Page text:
Thirteen Minutes Totally Worth Your Time: Up There, A Short Documentary On the Art of Hand-Painted Advertising
Before the days of pixels and vinyl printers and lots and lots of waterproof glue, there were hand-painted advertisements, scaled with care and painted by hand on the facades of buildings. A few handpainted ads still go up each year in New York and L.A., and “Up There” catalogs a bit of their experience.
It’s a lilting film, with lots of super shallow depth of field, plenty of color processing, and a evolving soundtrack by The Album Leaf, and there’s no hiding the involvement of Stella Artois. But its commercial overview is handled quite well, really, and it’s kinda of nice to see a major corporation sponsor a piece of art that at least SEEMS like its not totally meant as an ad itself. And it clocks in at just under 13:00, which makes it perfect for an inspiring, mid-day distraction.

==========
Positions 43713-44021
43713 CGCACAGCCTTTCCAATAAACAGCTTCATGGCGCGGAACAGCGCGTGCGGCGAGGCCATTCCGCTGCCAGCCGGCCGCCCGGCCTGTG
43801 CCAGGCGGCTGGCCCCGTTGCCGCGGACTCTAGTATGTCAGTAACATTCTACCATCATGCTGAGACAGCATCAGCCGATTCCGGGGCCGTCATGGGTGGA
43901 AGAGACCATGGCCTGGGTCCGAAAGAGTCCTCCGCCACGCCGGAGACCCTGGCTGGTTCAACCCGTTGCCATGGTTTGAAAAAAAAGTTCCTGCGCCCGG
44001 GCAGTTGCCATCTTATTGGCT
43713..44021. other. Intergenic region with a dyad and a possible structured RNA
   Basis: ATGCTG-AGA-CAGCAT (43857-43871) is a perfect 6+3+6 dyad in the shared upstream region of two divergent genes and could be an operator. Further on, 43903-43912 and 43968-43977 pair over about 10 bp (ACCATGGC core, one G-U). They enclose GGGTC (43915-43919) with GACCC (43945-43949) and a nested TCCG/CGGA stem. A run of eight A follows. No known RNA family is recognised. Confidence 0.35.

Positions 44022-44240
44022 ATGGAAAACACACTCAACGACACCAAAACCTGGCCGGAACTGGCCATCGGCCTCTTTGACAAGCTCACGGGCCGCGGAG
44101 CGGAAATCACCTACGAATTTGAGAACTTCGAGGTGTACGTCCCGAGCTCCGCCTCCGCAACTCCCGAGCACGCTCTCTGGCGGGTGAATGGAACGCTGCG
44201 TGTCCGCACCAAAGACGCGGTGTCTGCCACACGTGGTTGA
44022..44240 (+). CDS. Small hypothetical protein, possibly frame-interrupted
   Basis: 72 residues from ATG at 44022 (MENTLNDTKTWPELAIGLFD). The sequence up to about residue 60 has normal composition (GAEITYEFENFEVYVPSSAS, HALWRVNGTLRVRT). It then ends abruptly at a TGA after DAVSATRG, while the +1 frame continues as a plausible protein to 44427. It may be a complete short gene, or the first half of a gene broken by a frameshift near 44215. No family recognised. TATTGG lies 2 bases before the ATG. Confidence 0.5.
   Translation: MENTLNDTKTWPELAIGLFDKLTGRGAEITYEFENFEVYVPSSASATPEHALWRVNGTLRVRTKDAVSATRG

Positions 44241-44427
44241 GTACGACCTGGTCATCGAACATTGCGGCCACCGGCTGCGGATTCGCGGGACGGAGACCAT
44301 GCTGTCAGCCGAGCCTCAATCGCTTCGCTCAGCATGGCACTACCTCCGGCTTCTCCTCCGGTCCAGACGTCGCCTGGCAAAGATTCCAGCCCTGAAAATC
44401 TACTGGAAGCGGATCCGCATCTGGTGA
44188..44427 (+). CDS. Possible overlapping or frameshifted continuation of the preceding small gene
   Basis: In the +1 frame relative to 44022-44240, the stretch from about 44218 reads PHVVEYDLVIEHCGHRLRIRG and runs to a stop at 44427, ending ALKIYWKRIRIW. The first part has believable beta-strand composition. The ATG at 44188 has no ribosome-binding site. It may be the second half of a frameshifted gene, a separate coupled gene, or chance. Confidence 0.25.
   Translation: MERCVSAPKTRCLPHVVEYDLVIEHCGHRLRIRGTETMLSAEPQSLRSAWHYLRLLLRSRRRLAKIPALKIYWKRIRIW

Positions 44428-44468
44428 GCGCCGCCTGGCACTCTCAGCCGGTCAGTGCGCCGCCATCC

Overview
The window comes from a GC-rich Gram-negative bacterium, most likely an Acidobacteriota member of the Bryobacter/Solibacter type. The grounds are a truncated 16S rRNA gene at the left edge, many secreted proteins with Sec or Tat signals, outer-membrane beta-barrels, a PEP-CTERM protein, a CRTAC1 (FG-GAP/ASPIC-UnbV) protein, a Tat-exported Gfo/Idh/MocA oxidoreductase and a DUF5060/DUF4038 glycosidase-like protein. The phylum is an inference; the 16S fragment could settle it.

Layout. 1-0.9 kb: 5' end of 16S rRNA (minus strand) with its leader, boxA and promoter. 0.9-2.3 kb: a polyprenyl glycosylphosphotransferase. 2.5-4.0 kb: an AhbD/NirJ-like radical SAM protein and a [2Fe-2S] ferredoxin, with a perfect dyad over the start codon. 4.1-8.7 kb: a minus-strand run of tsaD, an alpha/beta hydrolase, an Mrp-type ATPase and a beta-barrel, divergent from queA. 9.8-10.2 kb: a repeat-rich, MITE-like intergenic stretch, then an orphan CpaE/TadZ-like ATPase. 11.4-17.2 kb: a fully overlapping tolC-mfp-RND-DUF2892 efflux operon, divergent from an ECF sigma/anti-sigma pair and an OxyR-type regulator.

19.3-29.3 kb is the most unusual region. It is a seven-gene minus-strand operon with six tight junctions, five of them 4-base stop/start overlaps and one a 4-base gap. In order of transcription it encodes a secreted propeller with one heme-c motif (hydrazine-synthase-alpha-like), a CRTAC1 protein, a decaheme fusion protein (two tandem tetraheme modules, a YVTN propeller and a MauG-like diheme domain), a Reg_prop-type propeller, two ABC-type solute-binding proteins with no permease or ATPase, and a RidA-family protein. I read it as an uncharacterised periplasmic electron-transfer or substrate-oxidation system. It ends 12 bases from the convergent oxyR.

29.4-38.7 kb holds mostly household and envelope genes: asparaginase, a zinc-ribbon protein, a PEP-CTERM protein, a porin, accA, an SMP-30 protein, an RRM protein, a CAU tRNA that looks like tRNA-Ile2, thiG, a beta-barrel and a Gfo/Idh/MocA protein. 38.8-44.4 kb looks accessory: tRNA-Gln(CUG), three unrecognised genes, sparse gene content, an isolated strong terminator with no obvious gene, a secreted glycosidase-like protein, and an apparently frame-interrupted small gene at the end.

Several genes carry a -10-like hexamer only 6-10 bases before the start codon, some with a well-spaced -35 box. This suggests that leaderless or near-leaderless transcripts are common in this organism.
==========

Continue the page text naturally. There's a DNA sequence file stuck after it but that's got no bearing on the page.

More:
“Hand-painted advertising is a dying craft, equal parts art and labor. Shot predominantly in Lower Manhattan in the Fall of 2009, ‘Up There’ is the emotional story of a few generations of men — some working on Stella Artois’ ‘The Ritual Project’ wall, others reflecting on the lives they’ve lived – who continue to keep this form alive despite changing economic conditions.” From MotherNewYork
Up There: A Daredevil Art Form Dangling Precariously Above the Rest [via Readymade]